NEW YORK, NY July 09, 2010 —The U.S. Justice Department announced on Friday morning that it had completed a successful spy swap that's being called the biggest exchange since the Cold War.
"The United States has successfully transferred ten Russian agents to the Russian Federation and the Russian Federation has released four individuals who had been incarcerated in Russia," a justice department official told WNYC. "The exchange of these individuals took place in Vienna, Austria, and has been completed."
On Thursday, 10 undercover Russian spies masquerading as American citizens for years pleaded guilty to conspiracy to act as unregistered agents of a foreign country. A federal judge spared them from prison time but ordered them to be deported immediately. After the exchange on Friday, Manhattan U.S. Attorney Preet Bharara asked that any remaining charges against the Russian spies be dropped.
“As a result of the successful exchange in Vienna, Austria, of ten Russian agents and four individuals who were previously incarcerated in Russia, the U.S. Attorney’s Office for the Southern District of New York has requested that the court dismiss any remaining charges against the ten Russian agents,” Bharara said.
WNYC's Ailsa Chang caught up with the defense lawyers for the Russian agents at Manhattan federal court on Thursday.
Robert Baum has been part of the small army of lawyers defending the 10 accused secret agents. He represents 28-year-old Anna Chapman, whose seductive face and come-hither outfits have been gracing tabloids for days. Baum says his client was dumbfounded when she saw the battalion of reporters packing the courtroom.
"She was surprised by the extent of the coverage," he says. "She'd be telling you, Why aren't you covering LeBron instead of her?'"
Well, while Lebron's been toasted by multiple cities, Chapman's ex-husband has been feeding the tabloids with steamy accounts of their sex life. Baum says solitary confinement saved Chapman from reading those accounts firsthand, but he says the detention still took a toll on her.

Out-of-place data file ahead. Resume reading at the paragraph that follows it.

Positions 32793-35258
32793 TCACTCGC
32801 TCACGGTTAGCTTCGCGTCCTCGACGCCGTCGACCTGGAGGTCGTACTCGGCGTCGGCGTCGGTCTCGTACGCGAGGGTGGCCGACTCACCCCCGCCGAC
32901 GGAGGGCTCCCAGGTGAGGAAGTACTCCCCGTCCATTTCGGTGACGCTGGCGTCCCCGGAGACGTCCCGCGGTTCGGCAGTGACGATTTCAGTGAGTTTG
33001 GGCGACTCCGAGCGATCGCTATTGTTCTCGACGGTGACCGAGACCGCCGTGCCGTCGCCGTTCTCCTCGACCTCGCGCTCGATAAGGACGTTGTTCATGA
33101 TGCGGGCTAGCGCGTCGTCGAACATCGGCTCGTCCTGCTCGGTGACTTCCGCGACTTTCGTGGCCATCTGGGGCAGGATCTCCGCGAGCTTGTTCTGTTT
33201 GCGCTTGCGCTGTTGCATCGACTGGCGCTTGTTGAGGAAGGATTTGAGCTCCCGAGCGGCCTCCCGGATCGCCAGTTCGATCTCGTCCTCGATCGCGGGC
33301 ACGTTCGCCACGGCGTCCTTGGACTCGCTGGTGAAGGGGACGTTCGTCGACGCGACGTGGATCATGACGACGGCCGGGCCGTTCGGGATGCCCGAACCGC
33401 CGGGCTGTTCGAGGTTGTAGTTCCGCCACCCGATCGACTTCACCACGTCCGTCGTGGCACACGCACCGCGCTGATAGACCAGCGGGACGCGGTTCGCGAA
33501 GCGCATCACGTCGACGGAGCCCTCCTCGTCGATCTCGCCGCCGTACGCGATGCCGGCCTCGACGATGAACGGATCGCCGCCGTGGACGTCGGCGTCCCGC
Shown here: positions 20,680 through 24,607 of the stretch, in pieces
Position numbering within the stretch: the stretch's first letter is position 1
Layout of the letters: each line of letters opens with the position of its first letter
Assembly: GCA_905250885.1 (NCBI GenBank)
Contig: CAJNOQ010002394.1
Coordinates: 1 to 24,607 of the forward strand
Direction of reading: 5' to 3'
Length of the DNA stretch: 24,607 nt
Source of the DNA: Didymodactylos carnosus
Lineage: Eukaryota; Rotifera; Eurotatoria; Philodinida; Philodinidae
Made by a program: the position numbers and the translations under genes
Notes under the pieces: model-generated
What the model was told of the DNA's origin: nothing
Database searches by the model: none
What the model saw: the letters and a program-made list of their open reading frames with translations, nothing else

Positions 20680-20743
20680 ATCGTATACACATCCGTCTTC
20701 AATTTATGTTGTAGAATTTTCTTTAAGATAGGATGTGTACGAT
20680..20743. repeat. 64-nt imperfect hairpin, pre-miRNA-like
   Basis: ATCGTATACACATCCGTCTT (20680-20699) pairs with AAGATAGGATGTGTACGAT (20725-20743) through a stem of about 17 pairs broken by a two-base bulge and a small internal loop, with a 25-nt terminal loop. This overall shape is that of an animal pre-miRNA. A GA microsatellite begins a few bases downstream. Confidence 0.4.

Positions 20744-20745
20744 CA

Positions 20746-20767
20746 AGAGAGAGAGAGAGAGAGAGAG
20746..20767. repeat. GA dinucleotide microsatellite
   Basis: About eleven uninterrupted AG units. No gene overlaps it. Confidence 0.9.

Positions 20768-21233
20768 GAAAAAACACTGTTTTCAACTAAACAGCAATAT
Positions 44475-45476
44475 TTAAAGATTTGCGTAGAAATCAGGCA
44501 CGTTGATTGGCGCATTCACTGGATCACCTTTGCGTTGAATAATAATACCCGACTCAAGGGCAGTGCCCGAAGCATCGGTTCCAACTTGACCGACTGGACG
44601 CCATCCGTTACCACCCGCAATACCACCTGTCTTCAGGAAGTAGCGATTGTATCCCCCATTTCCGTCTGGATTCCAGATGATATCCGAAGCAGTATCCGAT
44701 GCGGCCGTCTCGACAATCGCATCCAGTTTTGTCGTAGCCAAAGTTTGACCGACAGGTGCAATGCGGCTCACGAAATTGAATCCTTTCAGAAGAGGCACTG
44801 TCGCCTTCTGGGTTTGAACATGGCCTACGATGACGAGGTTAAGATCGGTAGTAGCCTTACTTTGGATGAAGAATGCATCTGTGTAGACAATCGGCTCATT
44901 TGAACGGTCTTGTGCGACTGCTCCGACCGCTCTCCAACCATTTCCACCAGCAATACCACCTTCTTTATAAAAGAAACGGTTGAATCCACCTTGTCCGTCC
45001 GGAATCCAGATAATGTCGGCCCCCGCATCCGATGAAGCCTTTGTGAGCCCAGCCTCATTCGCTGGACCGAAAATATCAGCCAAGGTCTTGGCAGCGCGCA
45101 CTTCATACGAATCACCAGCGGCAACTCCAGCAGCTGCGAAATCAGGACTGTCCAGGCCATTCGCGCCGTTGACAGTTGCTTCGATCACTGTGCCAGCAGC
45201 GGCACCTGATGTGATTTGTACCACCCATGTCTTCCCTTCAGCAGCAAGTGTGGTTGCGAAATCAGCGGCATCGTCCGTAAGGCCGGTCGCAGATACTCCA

"She was permitted to leave the cell for one hour per day," Baum says. "She was not permitted to make any phone calls. She was not permitted to have any visitors, except her counsel."
But Chapman looked fresh-faced in the courtroom. She twirled and untwirled her red hair absent-mindedly, as if she didn't know how else to kill time during the nearly two-hour proceeding. The other spies really did look like they could pass for "the neighbors next door." The spy previously known as "Patricia Mills" was wearing expensive designer jeans. And her co-defendant -- aka "Richard Murphy" -- looked like he had bedhead.
They sat calmly and politely and, speaking with thick Russian accents, they revealed their real names to the judge. Mikhail Vasenkov -- aka "Juan Lazaro" -- pleaded guilty because his family was foremost on his mind. At least, that's what his lawyer says.
"His decision was solely made to protect his family," says Genesis Peduto. "He understands what he was facing here. Now he'll be a free man, and he'll go to Russia. And from there, he can go anywhere he wants in the world."
But prosecutors said Lazaro was not a family man. He allegedly told them that even though he loved his son, he would never violate his loyalty to the Russian Federation...not even for his son. If that's true, he was fired up by a cause his wife did not seem to share.
"It doesn't seem like she was doing it for the Russian government," says John Rodriguez, the lawyer for defendant Vicky Pelaez. "I think she was doing it for her husband."
Pelaez is a longtime journalist at Spanish-language newspaper El Diario. Her colleagues say they're shocked that she pleaded guilty and agreed to leave the U.S. Since her arrest, media reports swirled about Pelaez's leftist views -- as a Castro sympathizer and critic of U.S. policies. But Rodriguez says Pelaez didn't sign up for the conspiracy for ideological reasons. She just did what her husband wanted her to do -- even it meant picking up a package of money in Peru.
"She loved him," says Rodriguez. "She had known him for 30 years. I can tell you I do not believe she knew he had another name."
It's still unclear if Pelaez now feels betrayed. She was the last to sign the plea agreement. The Russians tried to sweeten the deal by offering her a monthly stipend of $2,000 for life and free housing in Russia. But Rodriguez says Pelaez wants to go back to Peru, where her family has a ranch. Her two sons will most likely stay in the U.S.